Rach started pulling baking chocolate off the shelves and tossing it to me. "Milk, we don't want bittersweet...we could try white...ooh! Butterscotch!"
          "That's not technically chocolate," I pointed out.
          "Whatever," she said dismissively. "It'll still taste great. Come on, let's get your milk."
          We made it back out without further incident; I decided to try to make up a grocery list and do my shopping at a later date. (I still mostly ate at the caf, a decision my wallet rejoiced in while my stomach complained. Caf food was notoriously bad.) Rach promptly honked the car horn five or six times before I could stop her, since I incapacitated myself by whanging my knee into that dammed steering column again. That was impressively painful.
          "I should watch my language," I muttered while pinning Rach's hands to the center console with my forearm.
          "'Damn' is hardly swearing," my horn-happy compatriot pointed out, trying with little success to free her arms.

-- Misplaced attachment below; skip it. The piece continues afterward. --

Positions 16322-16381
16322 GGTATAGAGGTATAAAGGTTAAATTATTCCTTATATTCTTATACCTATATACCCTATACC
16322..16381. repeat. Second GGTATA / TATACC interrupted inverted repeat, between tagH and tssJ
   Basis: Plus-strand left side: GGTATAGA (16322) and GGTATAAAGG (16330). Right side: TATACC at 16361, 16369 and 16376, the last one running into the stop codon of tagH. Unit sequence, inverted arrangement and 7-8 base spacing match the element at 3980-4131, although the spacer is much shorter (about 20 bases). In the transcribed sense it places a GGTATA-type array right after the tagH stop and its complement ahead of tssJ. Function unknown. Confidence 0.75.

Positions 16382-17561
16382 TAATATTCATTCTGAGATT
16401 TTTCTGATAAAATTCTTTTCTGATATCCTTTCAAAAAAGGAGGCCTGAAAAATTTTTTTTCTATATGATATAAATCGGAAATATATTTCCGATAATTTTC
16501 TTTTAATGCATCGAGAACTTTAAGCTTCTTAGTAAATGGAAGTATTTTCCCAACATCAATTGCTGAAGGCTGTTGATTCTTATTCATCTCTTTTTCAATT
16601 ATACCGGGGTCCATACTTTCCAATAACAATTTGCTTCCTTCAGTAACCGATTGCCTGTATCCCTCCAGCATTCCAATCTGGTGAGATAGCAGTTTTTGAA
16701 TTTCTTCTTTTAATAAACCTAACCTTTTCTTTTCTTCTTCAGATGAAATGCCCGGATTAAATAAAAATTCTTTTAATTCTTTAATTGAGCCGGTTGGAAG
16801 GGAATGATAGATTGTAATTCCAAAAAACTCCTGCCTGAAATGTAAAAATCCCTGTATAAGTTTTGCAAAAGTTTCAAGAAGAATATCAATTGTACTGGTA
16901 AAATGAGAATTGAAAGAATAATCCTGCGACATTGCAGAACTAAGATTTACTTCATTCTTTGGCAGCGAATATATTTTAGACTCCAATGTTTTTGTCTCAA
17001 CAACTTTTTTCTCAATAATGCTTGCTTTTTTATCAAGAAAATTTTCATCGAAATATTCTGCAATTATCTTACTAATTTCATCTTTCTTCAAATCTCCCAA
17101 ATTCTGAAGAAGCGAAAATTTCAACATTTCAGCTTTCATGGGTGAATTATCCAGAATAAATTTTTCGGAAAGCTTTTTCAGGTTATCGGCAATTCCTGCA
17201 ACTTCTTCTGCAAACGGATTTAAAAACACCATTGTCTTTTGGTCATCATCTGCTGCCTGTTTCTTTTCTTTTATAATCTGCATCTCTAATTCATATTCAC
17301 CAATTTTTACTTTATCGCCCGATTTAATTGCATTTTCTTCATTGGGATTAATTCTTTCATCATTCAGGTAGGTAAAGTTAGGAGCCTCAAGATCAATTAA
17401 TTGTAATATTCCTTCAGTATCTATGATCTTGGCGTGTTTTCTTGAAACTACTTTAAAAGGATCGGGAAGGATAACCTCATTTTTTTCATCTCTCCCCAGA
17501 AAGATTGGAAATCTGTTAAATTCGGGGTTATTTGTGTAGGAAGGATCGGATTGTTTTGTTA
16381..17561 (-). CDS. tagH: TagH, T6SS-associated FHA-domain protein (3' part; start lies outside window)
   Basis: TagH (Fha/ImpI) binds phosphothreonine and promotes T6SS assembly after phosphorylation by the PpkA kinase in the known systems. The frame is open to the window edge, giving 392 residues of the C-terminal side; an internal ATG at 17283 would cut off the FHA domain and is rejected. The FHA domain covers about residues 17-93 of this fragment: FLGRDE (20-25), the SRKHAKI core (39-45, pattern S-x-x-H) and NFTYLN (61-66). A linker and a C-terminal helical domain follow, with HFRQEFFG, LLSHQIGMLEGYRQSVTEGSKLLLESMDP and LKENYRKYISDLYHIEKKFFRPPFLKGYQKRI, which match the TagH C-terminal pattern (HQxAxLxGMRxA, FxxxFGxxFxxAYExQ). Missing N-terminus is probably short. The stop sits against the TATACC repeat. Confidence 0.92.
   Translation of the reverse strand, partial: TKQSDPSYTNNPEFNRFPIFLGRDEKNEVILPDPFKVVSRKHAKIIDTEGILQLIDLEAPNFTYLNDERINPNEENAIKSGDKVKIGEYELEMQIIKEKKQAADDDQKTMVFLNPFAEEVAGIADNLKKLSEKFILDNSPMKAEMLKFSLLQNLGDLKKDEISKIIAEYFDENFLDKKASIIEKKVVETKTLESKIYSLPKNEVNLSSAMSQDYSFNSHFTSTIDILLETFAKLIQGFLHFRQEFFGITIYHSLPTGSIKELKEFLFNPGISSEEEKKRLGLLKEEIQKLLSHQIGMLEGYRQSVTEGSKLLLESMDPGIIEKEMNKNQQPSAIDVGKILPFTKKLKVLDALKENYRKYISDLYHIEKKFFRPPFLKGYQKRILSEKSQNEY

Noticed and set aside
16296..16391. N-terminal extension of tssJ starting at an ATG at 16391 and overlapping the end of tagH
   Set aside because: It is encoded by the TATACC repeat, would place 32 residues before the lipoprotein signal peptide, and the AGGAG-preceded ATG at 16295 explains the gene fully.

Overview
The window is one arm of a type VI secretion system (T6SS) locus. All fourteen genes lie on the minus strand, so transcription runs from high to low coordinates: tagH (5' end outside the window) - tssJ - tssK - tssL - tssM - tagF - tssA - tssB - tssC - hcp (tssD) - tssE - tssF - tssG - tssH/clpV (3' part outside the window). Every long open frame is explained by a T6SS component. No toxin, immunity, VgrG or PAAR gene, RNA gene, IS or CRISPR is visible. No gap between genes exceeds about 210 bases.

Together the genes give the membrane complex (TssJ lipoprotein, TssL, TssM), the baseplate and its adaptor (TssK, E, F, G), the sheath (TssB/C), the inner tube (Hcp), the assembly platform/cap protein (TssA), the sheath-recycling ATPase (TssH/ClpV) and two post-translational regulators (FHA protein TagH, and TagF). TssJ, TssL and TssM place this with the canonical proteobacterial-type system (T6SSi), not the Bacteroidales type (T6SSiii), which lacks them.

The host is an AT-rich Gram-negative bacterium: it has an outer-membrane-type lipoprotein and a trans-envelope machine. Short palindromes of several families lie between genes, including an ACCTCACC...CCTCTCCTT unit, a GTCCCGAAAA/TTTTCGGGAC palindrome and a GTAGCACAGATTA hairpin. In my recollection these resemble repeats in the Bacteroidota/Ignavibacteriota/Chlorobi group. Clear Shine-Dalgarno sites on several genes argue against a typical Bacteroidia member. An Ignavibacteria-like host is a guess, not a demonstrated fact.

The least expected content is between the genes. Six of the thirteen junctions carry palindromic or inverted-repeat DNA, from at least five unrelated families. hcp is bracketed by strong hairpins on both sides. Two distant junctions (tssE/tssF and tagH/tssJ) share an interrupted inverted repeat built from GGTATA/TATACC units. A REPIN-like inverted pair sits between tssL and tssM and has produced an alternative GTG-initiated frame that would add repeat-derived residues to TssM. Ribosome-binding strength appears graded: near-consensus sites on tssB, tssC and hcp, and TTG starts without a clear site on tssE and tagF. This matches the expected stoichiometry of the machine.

I fixed her with a look. "I'll let you go if you promise to not honk the horn."
          She remained mute.
          "...until we park?" I suggested.
          "Okay, fine," Rach capitulated. "Man, I wish I had a car like this."
          "You can have it," I grumbled, putting it in gear. "Besides, you'd never quit honking."
          She grinned. "But it's so cute though!"
          I groaned. "I don't want to drive a cute car!"
          Three minutes, two beeps, and one protracted chase later, we were back in my apartment. My suitmate (well, one of them, anyway), Zach, was hanging out in the living room when we burst in. "Hey guys, what's up?"
          "Chocolate-covered pretzels," I announced.
          He gave me a disbelieving look. "Oh, like you know how to cook?"
          "Shut up," I advised him, dumping my ingredients out on the counter. "Where'd I put my pot?"
          Zach snickered. I ignored him.